The brainchild of chef Mikey Maksimowicz, Casa Pearl occupies an old gas station and brings together two crowd-pleasing foods: oysters and tacos. Every section of the seasonally changing menu proudly features seafood from the Chesapeake Bay and locally-sourced produce. With dishes like the oyster po' boy taco and the NC shrimp toast, it's nearly impossible not to want a taste of everything on the menu. A notable standout was the baked Chincoteague clams laced with Thai sausage, coconut milk, and lemongrass. The emerald basil gremolata topping wasn't just flavorful, but it was also impossibly stunning.
Mead is essentially fermented honey water. Although we can trace it back thousands of years, Silver Hand Meadery treats it more like a new artisanal alcoholic beverage. One that, perhaps, could be celebrated much like orange wine is today or used as an ingredient in inventive cocktails and dessert recipes (hello, mead-poached berries!). During a short tasting, I learned about their styles of mead and how they incorporate ingredients, such as fruit, spices, cider, and tea, to create their music-inspired beverages. Bonus inspiration: Silver Hand Meadery's whipped honey products are to die for!
Colorful doors, fairytale-inspired characters, and books adorn the walls and shelves in this eclectic cafe. It is impossible to name the type of cuisine served at Culture Café, and that's precisely what makes it so special. Giant clusters of fried cheese curds and homemade crinkle-cut potato chips come with a house-made dipping sauce. But their signature dish, the "Bowls of Culture," is the treasure you've been seeking. Big bowls piled high with various prepared components that are inspired by different regions and cultures around the globe. Think Korean-inspired beef, pickled cabbage, spicy Brussels sprouts, and Tikka-style chicken, among others. If you love to graze like me, this dish is for you.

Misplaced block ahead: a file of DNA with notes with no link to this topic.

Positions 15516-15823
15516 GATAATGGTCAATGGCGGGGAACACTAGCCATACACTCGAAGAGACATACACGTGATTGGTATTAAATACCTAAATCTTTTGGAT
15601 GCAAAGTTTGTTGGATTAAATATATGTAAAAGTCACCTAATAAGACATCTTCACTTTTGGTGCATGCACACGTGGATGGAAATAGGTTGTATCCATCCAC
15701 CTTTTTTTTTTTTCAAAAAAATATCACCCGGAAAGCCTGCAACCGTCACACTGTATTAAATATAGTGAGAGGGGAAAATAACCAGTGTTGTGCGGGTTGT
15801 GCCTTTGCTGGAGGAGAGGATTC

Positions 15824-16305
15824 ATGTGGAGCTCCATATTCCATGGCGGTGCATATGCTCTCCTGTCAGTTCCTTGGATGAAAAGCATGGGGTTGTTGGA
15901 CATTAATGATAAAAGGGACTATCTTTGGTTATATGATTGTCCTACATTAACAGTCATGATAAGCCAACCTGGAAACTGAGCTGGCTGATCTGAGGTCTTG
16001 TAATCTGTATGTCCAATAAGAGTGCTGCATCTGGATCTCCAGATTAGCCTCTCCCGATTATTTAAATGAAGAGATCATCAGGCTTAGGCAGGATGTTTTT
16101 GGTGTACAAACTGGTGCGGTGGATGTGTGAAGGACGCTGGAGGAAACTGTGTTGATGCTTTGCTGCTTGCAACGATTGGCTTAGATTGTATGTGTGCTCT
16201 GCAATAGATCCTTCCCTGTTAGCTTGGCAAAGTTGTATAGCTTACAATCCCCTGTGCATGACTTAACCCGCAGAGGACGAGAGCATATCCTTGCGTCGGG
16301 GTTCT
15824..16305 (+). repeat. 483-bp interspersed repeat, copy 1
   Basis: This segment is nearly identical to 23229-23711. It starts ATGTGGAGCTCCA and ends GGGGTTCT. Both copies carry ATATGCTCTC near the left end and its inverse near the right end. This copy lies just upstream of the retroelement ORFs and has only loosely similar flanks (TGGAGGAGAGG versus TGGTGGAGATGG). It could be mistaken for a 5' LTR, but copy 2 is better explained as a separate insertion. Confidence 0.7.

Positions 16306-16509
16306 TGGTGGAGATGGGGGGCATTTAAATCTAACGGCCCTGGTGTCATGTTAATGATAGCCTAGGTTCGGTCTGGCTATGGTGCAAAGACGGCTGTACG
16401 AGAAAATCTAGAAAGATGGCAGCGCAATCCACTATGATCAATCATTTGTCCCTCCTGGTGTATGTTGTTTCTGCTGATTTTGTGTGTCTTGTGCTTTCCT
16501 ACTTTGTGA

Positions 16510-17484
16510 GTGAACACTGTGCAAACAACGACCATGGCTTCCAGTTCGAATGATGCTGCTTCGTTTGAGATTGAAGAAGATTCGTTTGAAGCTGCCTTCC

Upon entering Blue Talon Bistro, one of the first things you'll notice is the television behind the bar, which plays memorable episodes of Julia Child's The French Chef. Perusing a solid brasserie-style menu while Julia exclaims "bon appetit" makes for a delightful lunch. The menu features traditional bistro fare in addition to American favorites. But, for me, you can't beat the elegant and delicious smoked salmon terrine, which seemed like hundreds of thin layers of salmon and cream cheese. It should remind us all that Julia's influence on how we eat is alive and well.
The first impression of Cochon on 2nd was the welcoming staff and truly genuine hospitality. Chef Neil Griggs' menu is indeed innovative and not at all difficult to order from, as anything you eat will be stellar. Giant crisps accompany nicely seasoned tuna tartare. The au gratin potatoes are laced with blue cheese. Flawless wood-grilled steaks, Scottish salmon, and marinated lamb are the stars of many plates. Still, Chef Griggs' skills shine bright with a tequila-cured salmon topped with a seared scallop and a buttery caper sauce. It doesn't sound like it works, but boy, it does.